|کد مقاله||کد نشریه||سال انتشار||مقاله انگلیسی||ترجمه فارسی||نسخه تمام متن|
|2661550||1140421||2014||9 صفحه PDF||سفارش دهید||دانلود کنید|
BackgroundCurrent peripheral intravenous catheter (PIV) first attempt success averages 47%, complications 47%, and dwell time 44 hours. Multiple intravenous (IV) access lines requiring replacement during each admission result in poor satisfaction and unnecessary costs. With 2011 Infusion Nursing Society standards allowing IV lines to dwell until complication, there is incentive to explore improvement opportunities.PurposeA new, proprietary coiled tip guidewire PIV was compared with conventional IV catheters in adult patients. The experimental IV catheter was projected to have a higher rate of successful placement on first attempt, fewer complications, longer dwell times, higher completion of therapy, higher user satisfaction, and lower overall costs than conventional catheters.MethodsAdult patients requiring nonemergent IV catheters provided consent and were enrolled and randomized. The study, conducted over 4 months, included 248 patients (experimental IV group n = 123, conventional IV group n = 125).ResultsExperimental IV first attempt success was 89% compared with 47% for the conventional catheter. Fifty percent of conventional IV placements required a second attempt. Experimental IV complications occurred 8% of the time and complications occurred with the conventional catheter 52% of the time. Completion of therapy was 89% with the experimental IV versus 34% with the conventional IV (P < .001). Dwell time improved with the experimental IV (mean 4.4 days [105 hours] vs conventional IV at 1.5 days [35 hours]) (P < .001). Overall patient satisfaction using a 5-point Likert scale scored an average of 4.5 with the experimental IV compared with the conventional IV, which scored 3.ConclusionsA new, proprietary coiled tip guidewire-delivered PIV demonstrated clear superiority over the conventional catheter in our study. Clinical outcome results showed statistically significant improvements in first attempt success, complications, completion of therapy, dwell time, and overall patient satisfaction.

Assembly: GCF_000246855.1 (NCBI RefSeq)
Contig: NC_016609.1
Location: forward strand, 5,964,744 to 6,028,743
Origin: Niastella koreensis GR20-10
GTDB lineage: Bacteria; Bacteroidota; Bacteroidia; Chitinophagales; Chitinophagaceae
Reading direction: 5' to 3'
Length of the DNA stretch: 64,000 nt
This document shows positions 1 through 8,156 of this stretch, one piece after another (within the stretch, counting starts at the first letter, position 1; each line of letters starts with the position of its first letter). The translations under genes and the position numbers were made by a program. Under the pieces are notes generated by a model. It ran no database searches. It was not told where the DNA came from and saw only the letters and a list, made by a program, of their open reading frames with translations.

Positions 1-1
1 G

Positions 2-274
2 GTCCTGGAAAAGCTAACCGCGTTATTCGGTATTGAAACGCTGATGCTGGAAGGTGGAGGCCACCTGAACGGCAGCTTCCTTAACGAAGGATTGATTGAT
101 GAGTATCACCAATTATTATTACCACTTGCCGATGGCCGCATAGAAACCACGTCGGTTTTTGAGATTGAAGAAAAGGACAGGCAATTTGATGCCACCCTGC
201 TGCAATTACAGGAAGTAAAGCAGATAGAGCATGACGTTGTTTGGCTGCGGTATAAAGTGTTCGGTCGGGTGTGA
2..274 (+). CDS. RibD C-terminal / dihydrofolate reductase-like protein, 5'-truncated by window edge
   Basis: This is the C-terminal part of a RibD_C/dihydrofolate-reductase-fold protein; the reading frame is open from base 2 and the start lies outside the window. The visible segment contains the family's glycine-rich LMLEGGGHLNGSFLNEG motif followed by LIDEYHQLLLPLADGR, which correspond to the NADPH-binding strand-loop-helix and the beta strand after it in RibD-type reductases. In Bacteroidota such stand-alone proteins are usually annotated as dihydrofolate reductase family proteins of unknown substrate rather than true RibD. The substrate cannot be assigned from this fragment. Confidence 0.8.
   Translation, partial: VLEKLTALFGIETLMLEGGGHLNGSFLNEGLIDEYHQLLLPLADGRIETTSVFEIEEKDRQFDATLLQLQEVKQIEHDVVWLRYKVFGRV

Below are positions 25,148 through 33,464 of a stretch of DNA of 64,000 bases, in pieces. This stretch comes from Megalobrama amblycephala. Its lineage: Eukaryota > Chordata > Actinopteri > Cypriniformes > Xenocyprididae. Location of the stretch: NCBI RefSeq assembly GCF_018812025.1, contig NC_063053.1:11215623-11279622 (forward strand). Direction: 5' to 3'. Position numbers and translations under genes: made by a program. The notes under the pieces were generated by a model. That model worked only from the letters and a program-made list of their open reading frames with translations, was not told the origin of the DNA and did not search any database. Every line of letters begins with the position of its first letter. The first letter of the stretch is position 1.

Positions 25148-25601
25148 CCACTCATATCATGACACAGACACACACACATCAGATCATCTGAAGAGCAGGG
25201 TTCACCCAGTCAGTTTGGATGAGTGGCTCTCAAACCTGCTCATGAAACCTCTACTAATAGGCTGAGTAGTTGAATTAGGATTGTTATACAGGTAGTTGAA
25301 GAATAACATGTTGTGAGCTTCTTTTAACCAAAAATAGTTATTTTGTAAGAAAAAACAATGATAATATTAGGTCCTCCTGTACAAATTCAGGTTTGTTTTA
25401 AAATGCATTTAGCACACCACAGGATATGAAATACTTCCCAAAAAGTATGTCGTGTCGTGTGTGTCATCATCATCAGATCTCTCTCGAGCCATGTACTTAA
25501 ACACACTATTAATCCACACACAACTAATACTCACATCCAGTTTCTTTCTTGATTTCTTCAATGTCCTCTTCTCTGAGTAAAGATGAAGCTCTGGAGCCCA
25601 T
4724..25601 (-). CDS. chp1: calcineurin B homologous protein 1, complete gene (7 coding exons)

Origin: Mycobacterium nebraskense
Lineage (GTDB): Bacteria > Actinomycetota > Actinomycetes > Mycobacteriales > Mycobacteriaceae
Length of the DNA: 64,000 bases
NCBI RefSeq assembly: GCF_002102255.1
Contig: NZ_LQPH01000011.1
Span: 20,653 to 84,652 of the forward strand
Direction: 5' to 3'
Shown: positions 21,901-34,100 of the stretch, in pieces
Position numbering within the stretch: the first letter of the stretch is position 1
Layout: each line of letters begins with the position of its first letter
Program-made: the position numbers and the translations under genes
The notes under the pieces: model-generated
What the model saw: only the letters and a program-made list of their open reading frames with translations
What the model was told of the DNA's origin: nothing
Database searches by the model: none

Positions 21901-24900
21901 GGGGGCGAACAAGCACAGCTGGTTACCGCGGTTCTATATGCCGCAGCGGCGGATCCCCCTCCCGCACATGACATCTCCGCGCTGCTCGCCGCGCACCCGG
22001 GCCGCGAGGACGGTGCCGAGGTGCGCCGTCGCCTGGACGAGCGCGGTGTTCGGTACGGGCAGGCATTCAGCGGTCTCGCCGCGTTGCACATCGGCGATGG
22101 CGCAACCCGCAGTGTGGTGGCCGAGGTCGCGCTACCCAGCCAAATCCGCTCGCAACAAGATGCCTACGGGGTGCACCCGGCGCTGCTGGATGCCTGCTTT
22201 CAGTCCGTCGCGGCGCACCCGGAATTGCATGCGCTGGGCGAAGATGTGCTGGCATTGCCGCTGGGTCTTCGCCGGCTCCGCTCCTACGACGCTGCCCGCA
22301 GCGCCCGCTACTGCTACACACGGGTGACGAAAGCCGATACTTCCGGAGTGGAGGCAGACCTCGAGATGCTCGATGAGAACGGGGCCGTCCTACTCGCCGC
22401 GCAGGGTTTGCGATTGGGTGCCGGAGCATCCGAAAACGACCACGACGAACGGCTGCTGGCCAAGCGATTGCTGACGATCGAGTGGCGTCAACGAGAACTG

Journal: Journal of the Association for Vascular Access - Volume 19, Issue 2, June 2014, Pages 94–102